Homeowners in Massachusetts who fail to make timely payments of property taxes could lose their home after a tax sale or a tax taking. In most cases though, you’ll get some time after the sale or taking to get current on the overdue amounts before losing ownership of the property.
Keep reading to find out how tax sales and tax takings work in Massachusetts, what sort of notice you’ll get before a tax sale or taking, how long you get to pay off the taxes following the auction or taking, and more.
People who own real property have to pay property taxes. The government uses that tax money to pay for schools, public services, libraries, roads, parks, and the like. The tax amount is generally based on the assessed property value.
But when a homeowner doesn’t pay the property taxes, the overdue amount becomes a lien on the home. A lien effectively makes the property act as collateral for the debt.
Getting behind in paying your real property taxes in Massachusetts can lead to a tax sale, where the collector will sell your home. (Mass. Gen. Laws ch. 60, § 43). In some circumstances, the city or town may “take” the property rather than holding a sale. (Mass. Gen. Laws ch. 60, § 53).
Before a tax sale, the collector must publish notice of the sale in a newspaper. (Mass. Gen. Laws ch. 60, § 40). The collector must also post the notice in two or more public places 14 days before the sale. (Mass. Gen. Laws ch. 60, § 42).
At the sale, the property is sold for the owed amount of taxes, interest, and charges. (Mass. Gen. Laws ch. 60, § 43). After the sale, the purchaser gets a deed to the property, subject to the right of redemption (see below). (Mass. Gen. Laws ch. 60, § 45, Mass. Gen. Laws ch. 60, § 64).
Before a taking, the collector must serve you a notice or publish it, and post the notice in two or more public places. (Mass. Gen. Laws ch. 60, § 53). The city or town then gets title to the property, subject to your right of redemption. (Mass. Gen. Laws ch. 60, § 64).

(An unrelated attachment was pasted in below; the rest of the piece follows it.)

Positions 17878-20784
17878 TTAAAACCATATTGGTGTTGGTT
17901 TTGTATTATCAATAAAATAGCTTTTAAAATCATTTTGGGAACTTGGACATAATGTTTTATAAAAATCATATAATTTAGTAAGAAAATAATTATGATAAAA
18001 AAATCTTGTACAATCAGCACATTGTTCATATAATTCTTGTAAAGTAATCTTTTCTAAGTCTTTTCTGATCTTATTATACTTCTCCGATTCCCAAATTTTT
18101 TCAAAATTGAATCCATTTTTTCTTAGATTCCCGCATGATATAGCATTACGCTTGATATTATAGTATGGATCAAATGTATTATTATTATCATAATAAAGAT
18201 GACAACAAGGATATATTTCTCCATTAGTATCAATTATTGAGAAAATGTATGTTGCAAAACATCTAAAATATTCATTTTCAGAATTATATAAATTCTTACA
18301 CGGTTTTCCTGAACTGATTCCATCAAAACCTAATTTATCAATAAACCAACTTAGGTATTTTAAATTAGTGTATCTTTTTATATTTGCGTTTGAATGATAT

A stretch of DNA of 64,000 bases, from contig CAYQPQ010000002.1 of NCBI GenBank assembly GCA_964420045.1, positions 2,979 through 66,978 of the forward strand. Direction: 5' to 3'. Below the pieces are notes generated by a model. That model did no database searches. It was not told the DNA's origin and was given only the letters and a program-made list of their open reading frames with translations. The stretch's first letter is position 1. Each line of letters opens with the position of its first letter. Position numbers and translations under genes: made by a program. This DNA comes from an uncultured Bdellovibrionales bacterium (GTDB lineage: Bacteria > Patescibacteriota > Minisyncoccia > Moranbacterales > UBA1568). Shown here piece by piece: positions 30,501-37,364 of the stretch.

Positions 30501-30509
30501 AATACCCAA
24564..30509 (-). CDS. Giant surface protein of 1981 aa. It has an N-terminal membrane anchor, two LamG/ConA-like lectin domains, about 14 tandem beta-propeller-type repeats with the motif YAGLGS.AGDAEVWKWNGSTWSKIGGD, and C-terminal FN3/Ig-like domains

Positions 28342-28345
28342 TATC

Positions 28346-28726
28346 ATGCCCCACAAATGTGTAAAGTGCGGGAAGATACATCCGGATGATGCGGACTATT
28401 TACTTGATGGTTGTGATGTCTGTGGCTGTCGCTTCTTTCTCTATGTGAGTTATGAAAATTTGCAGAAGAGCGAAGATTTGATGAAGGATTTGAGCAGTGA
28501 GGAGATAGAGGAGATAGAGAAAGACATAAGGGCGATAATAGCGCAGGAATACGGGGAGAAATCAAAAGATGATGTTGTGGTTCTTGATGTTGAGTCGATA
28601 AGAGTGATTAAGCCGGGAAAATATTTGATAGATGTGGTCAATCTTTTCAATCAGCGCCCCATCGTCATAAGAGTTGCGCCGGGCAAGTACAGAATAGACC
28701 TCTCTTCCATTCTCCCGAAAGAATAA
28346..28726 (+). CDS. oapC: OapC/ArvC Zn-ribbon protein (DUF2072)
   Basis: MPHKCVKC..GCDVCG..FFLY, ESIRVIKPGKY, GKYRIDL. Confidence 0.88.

To get free and clear ownership of your home, the buyer who purchased it at the tax sale (or the city or town, if it obtained your home through a taking) must foreclose your right of redemption. (Mass. Gen. Laws ch. 60, § 64).
Under Massachusetts law, the purchaser who bought the home at the tax sale (or the city or town) generally must wait six months following the sale or taking before starting a foreclosure to eliminate your right of redemption. (Mass. Gen. Laws ch. 60, § 65).
To eliminate the right of redemption, the purchaser, city, or town can file a petition (a lawsuit) with the Massachusetts land court. (Mass. Gen. Laws ch. 60, § 65). In most cases, you can redeem your home up until the purchaser, city, or town files its petition for foreclosure or the date set by the land court if you make an offer to redeem in an answer to the petition. (Mass. Gen. Laws ch. 60, §§ 62, 68). (Learn more about the right of redemption after a Massachusetts tax sale or taking in Getting Your Home Back After a Property Tax Sale in Massachusetts.)
If you’re facing a tax sale or tax foreclosure in Massachusetts and have questions about the process or how to redeem your property, consider talking to a foreclosure lawyer, a real estate lawyer, or a tax lawyer with expertise in tax sales.